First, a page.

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Problem 76

# Let $$\left\\{1, \mathrm{x}, \mathrm{x}^{2}\right\\}$$ be a basis for the vector space of polynomials of degree not exceeding 2 . Let $\mathrm{D}, \mathrm{D}^{2}$$and$$\mathrm{D}^{3}$ denote differentiation operators. Find the matrices of $$\mathrm{D}, \mathrm{D}^{2}$$ and $$\mathrm{D}^{3}$$ relative to the above basis.

Expert verified
The matrices of the differentiation operators D, D^2, and D^3 relative to the given basis are: $D = \begin{bmatrix}0 & 1 & 0\\0 & 0 & 2\\0 & 0 & 0\end{bmatrix}$ $D^2 = \begin{bmatrix}0 & 0 & 2\\0 & 0 & 0\\0 & 0 & 0\end{bmatrix}$ $D^3 = \begin{bmatrix}0 & 0 & 0\\0 & 0 & 0\\0 & 0 & 0\end{bmatrix}$
See the step by step solution

## Step 1: Apply Differentiation Operator to Basis Elements

First, we will apply the differentiation operator D to each element of the basis: 1. D(1) = 0 2. D(x) = 1 3. D(x^2) = 2x

## Step 2: Express the Resulting Polynomials in Terms of the Basis

Now, we will express the resulting polynomials in terms of the basis elements: 1. 0 = 0 * 1 + 0 * x + 0 * x^2 2. 1 = 1 * 1 + 0 * x + 0 * x^2 3. 2x = 0 * 1 + 2 * x + 0 * x^2

## Step 3: Construct the Matrix for Differentiation Operator D

The matrix representation for the differentiation operator D is obtained by placing the coefficients of the basis decomposition in columns. Therefore, the matrix for D is: $D = \begin{bmatrix}0 & 1 & 0\\0 & 0 & 2\\0 & 0 & 0\end{bmatrix}$

## Step 4: Apply Differentiation Operator D^2 to Basis Elements

Now, we need to apply D^2 (the second derivative) to the basis elements. Since D^2 is the square of the differentiation operator, it is equivalent to applying D twice: 1. D^2(1) = D(D(1)) = D(0) = 0 2. D^2(x) = D(D(x)) = D(1) = 0 3. D^2(x^2) = D(D(x^2)) = D(2x) = 2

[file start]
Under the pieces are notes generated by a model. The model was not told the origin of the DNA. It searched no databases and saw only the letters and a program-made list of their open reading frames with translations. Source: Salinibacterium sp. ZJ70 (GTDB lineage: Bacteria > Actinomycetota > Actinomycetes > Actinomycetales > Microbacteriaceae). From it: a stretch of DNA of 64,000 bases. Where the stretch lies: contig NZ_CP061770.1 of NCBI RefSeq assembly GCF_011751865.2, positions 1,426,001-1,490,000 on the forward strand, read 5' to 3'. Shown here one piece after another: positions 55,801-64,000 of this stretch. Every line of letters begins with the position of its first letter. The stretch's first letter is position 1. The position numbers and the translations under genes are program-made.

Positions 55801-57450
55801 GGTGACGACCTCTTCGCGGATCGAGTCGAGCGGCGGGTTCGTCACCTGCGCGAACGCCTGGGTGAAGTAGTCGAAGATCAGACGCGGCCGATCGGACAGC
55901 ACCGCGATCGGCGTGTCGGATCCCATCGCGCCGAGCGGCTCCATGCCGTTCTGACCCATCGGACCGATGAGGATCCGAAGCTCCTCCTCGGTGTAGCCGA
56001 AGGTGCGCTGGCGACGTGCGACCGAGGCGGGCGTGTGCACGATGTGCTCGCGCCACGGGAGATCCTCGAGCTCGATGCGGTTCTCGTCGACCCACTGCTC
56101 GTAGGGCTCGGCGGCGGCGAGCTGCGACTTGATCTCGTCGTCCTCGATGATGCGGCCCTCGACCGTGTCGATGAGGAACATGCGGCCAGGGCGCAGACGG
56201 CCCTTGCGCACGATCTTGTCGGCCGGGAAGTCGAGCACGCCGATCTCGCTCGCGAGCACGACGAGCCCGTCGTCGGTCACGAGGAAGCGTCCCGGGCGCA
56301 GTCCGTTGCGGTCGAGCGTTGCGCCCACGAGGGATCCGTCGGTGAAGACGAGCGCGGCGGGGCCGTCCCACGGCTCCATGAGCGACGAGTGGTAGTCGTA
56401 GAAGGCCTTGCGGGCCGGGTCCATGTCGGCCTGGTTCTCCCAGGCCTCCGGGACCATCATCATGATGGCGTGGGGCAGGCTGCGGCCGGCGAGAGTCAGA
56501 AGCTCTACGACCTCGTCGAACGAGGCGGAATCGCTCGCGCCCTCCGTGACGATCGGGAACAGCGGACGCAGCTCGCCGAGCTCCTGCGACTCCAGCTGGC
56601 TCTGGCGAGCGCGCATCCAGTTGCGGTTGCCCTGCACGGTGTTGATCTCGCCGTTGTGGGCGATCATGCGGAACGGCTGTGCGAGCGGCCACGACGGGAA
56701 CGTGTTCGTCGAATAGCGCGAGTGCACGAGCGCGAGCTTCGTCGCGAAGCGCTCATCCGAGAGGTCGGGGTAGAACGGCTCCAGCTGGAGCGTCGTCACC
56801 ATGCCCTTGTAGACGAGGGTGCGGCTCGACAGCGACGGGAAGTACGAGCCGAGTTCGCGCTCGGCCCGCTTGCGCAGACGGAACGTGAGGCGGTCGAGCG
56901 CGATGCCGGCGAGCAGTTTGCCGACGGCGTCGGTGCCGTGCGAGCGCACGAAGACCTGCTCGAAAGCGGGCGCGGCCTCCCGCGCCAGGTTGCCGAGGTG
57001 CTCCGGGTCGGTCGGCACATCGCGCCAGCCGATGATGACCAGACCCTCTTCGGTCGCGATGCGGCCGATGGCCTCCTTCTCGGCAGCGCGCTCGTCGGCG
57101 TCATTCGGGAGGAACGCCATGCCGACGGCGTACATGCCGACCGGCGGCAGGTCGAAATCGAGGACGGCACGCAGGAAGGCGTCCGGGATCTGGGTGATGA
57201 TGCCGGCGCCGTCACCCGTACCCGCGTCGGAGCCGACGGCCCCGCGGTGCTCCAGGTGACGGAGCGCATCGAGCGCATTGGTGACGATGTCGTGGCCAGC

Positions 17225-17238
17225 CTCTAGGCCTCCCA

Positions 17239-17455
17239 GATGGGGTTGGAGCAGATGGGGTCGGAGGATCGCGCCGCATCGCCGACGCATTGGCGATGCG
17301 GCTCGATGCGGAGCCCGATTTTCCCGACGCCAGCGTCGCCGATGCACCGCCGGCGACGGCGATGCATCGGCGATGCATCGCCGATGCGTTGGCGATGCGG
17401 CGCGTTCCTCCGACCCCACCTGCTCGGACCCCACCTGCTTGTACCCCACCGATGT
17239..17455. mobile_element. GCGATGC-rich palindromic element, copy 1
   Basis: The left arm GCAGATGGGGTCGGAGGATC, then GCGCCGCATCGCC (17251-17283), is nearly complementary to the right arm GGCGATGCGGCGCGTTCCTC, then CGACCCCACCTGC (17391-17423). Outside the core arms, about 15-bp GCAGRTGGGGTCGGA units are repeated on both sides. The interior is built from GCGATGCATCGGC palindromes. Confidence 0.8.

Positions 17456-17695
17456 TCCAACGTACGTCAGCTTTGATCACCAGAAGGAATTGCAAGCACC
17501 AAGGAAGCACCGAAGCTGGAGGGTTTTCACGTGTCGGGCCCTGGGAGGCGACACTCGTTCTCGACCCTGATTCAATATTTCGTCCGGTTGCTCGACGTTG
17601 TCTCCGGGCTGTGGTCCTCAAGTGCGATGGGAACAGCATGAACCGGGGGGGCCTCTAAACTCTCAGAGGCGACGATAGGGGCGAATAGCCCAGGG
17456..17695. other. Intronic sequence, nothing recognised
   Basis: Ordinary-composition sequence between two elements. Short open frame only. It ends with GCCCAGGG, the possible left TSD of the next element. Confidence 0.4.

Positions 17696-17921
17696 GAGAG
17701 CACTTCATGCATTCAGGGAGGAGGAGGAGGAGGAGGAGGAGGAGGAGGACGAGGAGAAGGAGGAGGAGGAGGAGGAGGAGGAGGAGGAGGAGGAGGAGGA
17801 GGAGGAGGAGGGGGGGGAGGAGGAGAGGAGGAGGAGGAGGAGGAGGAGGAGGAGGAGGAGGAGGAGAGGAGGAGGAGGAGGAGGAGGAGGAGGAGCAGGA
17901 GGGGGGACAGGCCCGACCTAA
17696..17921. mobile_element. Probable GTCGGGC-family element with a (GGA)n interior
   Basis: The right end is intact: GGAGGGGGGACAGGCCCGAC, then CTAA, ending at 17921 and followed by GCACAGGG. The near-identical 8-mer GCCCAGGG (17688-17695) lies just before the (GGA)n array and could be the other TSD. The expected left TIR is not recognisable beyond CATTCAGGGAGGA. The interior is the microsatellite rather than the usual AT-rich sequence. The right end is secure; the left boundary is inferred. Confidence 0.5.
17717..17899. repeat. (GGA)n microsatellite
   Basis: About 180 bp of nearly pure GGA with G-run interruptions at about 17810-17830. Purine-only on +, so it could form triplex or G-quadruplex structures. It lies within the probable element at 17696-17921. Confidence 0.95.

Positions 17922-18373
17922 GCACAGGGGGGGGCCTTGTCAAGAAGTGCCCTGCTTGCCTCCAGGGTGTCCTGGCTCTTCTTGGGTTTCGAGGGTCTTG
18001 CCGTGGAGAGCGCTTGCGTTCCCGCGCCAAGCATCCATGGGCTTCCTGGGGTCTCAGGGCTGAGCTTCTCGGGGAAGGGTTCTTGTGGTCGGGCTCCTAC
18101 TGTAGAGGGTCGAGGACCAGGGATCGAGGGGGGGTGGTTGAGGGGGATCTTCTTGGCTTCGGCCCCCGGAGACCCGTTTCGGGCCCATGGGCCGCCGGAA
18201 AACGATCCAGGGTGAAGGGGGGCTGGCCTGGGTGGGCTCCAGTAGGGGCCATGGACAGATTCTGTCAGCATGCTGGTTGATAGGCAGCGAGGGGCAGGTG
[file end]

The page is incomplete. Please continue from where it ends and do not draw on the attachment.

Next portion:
## Step 5: Express the Resulting Polynomials in Terms of the Basis

We express the resulting polynomials from Step 4 in terms of the basis elements: 1. 0 = 0 * 1 + 0 * x + 0 * x^2 2. 0 = 0 * 1 + 0 * x + 0 * x^2 3. 2 = 2 * 1 + 0 * x + 0 * x^2

## Step 6: Construct the Matrix for Differentiation Operator D^2

The matrix representation for the differentiation operator D^2 is obtained by placing the coefficients of the basis decomposition in columns. Therefore, the matrix for D^2 is: $D^2 = \begin{bmatrix}0 & 0 & 2\\0 & 0 & 0\\0 & 0 & 0\end{bmatrix}$

## Step 7: Apply Differentiation Operator D^3 to Basis Elements

Now, we need to apply D^3 (the third derivative) to the basis elements. Since D^3 is the cube of the differentiation operator, it is equivalent to applying D three times: 1. D^3(1) = D(D^2(1)) = D(0) = 0 2. D^3(x) = D(D^2(x)) = D(0) = 0 3. D^3(x^2) = D(D^2(x^2)) = D(2) = 0

## Step 8: Express the Resulting Polynomials in Terms of the Basis

We express the resulting polynomials from Step 7 in terms of the basis elements: 1. 0 = 0 * 1 + 0 * x + 0 * x^2 2. 0 = 0 * 1 + 0 * x + 0 * x^2 3. 0 = 0 * 1 + 0 * x + 0 * x^2

## Step 9: Construct the Matrix for Differentiation Operator D^3

The matrix representation for the differentiation operator D^3 is obtained by placing the coefficients of the basis decomposition in columns. Therefore, the matrix for D^3 is: $D^3 = \begin{bmatrix}0 & 0 & 0\\0 & 0 & 0\\0 & 0 & 0\end{bmatrix}$ So, the matrices of the differentiation operators D, D^2, and D^3 relative to the given basis are: $D = \begin{bmatrix}0 & 1 & 0\\0 & 0 & 2\\0 & 0 & 0\end{bmatrix}$ $D^2 = \begin{bmatrix}0 & 0 & 2\\0 & 0 & 0\\0 & 0 & 0\end{bmatrix}$ $D^3 = \begin{bmatrix}0 & 0 & 0\\0 & 0 & 0\\0 & 0 & 0\end{bmatrix}$

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